Madison HeightsFebruary 20, 2013
Students dress up cups with inspiration, dreams, gratitude
Coffee shop asks patrons to vote for their favorite pieces of art
By Andy Kozlowski
C & G Staff Writer
Erica Bartels, manager of the Caribou Coffee in Madison Heights, tends to the front counter while cups decorated by Lamphere and Madison students dangle overhead.
MADISON HEIGHTS — The public is invited to judge coffee cups turned into art, made by students from the Madison and Lamphere school districts, reflecting what moves them in the present, and their deepest desires for the future.
The Express Cup Challenge and Art Show is a new event presented by Caribou Coffee, located at 1413 W. 14 Mile, in collaboration with the Madison Heights Community Family Coalition (MHCFC).
Students were asked to use 20-ounce coffee cups as canvases for art depicting one of three themes: A Cup of Inspiration, a Cup of Gratitude or a Cup of Dreams.
“That’s their starting point, the things they can select,” said Linda Williams, the city’s economic development coordinator. “Then it’s up to their imaginations what they want on these canvasses.”
The results are now on display at Caribou Coffee until March 2. Around 70 entries were received by the Feb. 8 deadline.
Patrons of the coffee shop can cast their votes in a People’s Choice Award. A panel of local artists and business owners will also select winners in each theme category, as well as an overall show winner.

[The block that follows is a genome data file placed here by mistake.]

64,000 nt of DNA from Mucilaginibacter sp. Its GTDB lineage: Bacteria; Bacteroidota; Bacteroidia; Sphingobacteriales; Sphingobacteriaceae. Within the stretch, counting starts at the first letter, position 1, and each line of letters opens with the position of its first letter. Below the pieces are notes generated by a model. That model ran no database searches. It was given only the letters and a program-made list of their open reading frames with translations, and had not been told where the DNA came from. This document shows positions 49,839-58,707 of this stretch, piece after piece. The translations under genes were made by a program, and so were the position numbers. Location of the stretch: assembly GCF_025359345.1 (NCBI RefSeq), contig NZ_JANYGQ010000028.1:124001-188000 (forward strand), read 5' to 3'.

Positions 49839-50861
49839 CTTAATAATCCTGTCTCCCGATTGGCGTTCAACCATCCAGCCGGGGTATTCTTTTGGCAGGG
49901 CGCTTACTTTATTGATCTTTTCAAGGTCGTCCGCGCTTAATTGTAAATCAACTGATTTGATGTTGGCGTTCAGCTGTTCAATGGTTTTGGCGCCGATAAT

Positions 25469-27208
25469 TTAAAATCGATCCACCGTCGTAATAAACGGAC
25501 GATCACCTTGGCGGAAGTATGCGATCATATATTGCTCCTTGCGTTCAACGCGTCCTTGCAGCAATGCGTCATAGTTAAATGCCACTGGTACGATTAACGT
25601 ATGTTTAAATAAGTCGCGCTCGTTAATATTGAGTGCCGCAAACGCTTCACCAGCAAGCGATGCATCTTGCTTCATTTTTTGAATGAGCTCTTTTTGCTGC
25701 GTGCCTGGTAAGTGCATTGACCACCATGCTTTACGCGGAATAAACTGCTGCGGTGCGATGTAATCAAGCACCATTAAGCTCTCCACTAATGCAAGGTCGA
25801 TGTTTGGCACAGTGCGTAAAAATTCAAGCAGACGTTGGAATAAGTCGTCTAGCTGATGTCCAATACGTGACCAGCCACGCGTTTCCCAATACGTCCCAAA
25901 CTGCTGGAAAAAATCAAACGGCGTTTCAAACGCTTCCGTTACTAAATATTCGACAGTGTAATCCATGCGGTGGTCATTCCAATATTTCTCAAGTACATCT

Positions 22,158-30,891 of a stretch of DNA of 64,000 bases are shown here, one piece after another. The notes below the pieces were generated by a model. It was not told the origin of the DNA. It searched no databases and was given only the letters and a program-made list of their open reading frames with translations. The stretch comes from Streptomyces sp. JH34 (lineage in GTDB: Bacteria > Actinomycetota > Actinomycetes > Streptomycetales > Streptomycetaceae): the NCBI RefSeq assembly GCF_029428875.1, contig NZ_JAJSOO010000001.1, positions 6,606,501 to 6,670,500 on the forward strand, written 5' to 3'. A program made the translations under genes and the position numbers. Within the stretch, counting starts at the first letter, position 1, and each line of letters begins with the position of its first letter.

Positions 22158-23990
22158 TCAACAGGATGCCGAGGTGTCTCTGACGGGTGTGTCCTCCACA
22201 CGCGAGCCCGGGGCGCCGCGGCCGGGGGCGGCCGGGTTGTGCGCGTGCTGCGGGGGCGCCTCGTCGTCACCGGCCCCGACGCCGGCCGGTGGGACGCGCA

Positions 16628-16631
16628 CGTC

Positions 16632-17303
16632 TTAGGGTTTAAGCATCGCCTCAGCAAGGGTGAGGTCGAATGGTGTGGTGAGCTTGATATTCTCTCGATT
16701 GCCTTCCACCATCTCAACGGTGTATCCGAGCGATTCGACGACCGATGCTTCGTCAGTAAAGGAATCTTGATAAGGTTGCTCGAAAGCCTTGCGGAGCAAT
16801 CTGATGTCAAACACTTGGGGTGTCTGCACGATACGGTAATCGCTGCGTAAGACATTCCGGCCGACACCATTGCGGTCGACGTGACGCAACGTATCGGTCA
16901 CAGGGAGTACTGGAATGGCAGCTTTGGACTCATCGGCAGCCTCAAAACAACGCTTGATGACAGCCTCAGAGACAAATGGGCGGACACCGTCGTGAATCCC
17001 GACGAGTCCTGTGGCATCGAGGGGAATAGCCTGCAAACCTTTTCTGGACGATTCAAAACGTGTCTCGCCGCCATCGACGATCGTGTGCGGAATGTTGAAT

“Wait until you see them — they really are amazing,” said Erica Bartels, manager of Caribou Coffee. “The kids are thinking outside of the box.”
Students from Wilkinson Middle School, John Page Middle School, Madison High and Lamphere High decorated the cups. Each one is different. Some are painted or feature cutout stars. One student turned his cup upside-down and designed it to hang that way; others designed patterns on computers and laminated them on top of the cups.
A number of cups feature inspirational quotes. One even has a self-portrait image on one side, with a dream bubble wrapping around the cup, showing who the student wishes to be someday.
“I haven’t seen all of them yet, but the dream topic seems to be the most popular,” said Rick Lewis, executive director of the MHCFC.
The collaboration between the MHCFC and Caribou Coffee resulted during talks between Bartels and Lewis, along with Alan Horn, executive director of the Madison Heights/Hazel Park Chamber of Commerce, about ways they could partner up.
“Kids have a great ability to take something ordinary, like a cup, and make something extraordinary, looking at it in a different way,” Lewis said. “We want kids to think about their dreams, what inspires them, and what they’re grateful for, but more than that, we want them to realize they have the ability to create and to make a difference with their thoughts — to realize their ideas matter to our community.”
The student art gallery at Caribou Coffee, 1413 W. 14 Mile, is open until March 2. For more information, call the store at (248) 585-9163.